Kinkan no Kanroni & Kinkan Daifuku

Kumquats are tiny tart little citrus fruits which pack a lot of punch when it comes to flavour and nutrition, having high amounts of dietary fibre, Vitamin C and vitamin A.

Known as kinkan in Japan they are eaten whole skin and all throughout winter and enjoyed as an auspicious food over new year. Kinkan has a symbolic meaning that involves wordplay. Kinkan (金柑“kumquat”) is a homonym of kinkan (金冠), or “golden crown.” So it is thought that eating kinkan will bring you wealth. “Homonym is a word with identical pronunciations but different spelling”.

As well as eating kinkan raw it is popular to candy the fruits in syrup this is known as kinkan no kanroni 金柑の甘露煮. Which are popular all over Japan.

To make these you will need:

x1 cup of washed kumquats/kinkan

x6 tablespoons of sugar

x1 cinnamon stick

x2 cardamom pods

x2 cloves

100ml of water (after simmering the first three times)


First wash and take out the little pip at one end of the fruit, then with a tooth pick pierce each fruit twice on opposite sides.

Place the fruit in a pan with just enough cold water to cover them.

Bring the water to a simmer and boil for 2 minutes and then drain the water. Do this again for another two times making it x3 in total.

Then add the 100ml of water, sugar, cinnamon and cloves to a pan and stir on a low heat to dissolve the sugar, add the fruit and turn up the heat to a boil then turn down to low and simmer for 30 minutes. After this time discard the cinnamon, cloves and cardamom pods and add your fruit to a sterilised jar.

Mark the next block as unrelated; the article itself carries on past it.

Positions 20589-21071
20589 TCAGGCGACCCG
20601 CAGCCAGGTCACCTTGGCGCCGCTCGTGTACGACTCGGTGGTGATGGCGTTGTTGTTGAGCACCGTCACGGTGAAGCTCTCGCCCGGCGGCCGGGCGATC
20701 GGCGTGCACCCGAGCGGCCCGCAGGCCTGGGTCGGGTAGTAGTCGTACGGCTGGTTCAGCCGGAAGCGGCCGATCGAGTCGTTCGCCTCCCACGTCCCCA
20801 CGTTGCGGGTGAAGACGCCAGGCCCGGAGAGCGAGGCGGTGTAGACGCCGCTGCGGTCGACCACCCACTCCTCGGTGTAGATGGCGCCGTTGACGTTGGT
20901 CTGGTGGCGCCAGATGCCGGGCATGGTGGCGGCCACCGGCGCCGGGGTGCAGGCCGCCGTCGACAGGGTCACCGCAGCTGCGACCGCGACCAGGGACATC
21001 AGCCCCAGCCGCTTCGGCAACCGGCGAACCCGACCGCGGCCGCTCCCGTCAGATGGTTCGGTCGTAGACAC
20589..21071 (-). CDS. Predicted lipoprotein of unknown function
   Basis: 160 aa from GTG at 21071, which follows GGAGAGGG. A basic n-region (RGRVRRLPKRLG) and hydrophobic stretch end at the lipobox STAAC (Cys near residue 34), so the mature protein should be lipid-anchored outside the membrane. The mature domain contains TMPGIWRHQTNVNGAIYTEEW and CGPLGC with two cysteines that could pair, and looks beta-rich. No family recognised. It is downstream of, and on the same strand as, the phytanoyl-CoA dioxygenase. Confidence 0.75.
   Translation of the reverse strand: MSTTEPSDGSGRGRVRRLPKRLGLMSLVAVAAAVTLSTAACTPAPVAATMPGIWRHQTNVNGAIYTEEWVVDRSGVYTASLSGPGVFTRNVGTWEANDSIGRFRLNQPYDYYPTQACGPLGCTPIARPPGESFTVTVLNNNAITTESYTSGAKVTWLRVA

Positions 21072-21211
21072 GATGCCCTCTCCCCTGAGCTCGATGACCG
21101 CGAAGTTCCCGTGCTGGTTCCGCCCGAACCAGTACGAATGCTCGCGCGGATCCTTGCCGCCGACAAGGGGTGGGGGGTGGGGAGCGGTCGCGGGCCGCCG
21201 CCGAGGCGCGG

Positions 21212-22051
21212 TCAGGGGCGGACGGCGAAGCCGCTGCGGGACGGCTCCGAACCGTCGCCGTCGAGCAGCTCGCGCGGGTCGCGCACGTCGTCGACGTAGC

These delightful citrus candies can be used chopped on yogurt or ice cream and the syrup drizzled over. To use as a cold remedy add one candied kumquat to a mug with a teaspoon of the syrup, a little ginger and top up with hot water.

The fruit also lends itself well to adding to baked goods like cookies and muffins. I decided to make a perfect wagashi treat to serve with Japanese tea.

Kinkan Daifuku(金柑大福)

Whole kinkan wrapped with sweet red bean paste and soft mochi rice cake.

Ingredients: makes x4 daifuku

x30g Shiratamako glutinous rice flour

x30g Joshinko fine rice flour

x50g sugar

41/2 tablespoons of cold water

x30g sweet red bean paste

Potato starch for dusting


Mix the Shiratamako flour and water stirring well to combine, then add the Joshinko flour and sugar and mix well to a paste.

Take a metal pancake ring and add this to a steamer basket over boiling water. Place inside the pancake ring some muslin cloth and pour in your mixture. Put the lid on the steamer and steam for 15 minutes.

While that’s steaming take your bean paste and roll into four balls. Flatten the balls and add a single candied kumquat inside each ball. Fold the bean paste over the kumquat and roll back into a ball.

When your mochi is ready scatter some potato starch on a work surface and tip out your mochi.

When it’s cooled a little flatten it out and cut into four pieces. Take each piece and stretch it out then add a single kumquat covered in bean paste to the middle then fold over the mochi into a ball.

Finish with a dusting of potato starch.

Perfect enjoyed for a Japanese teatime.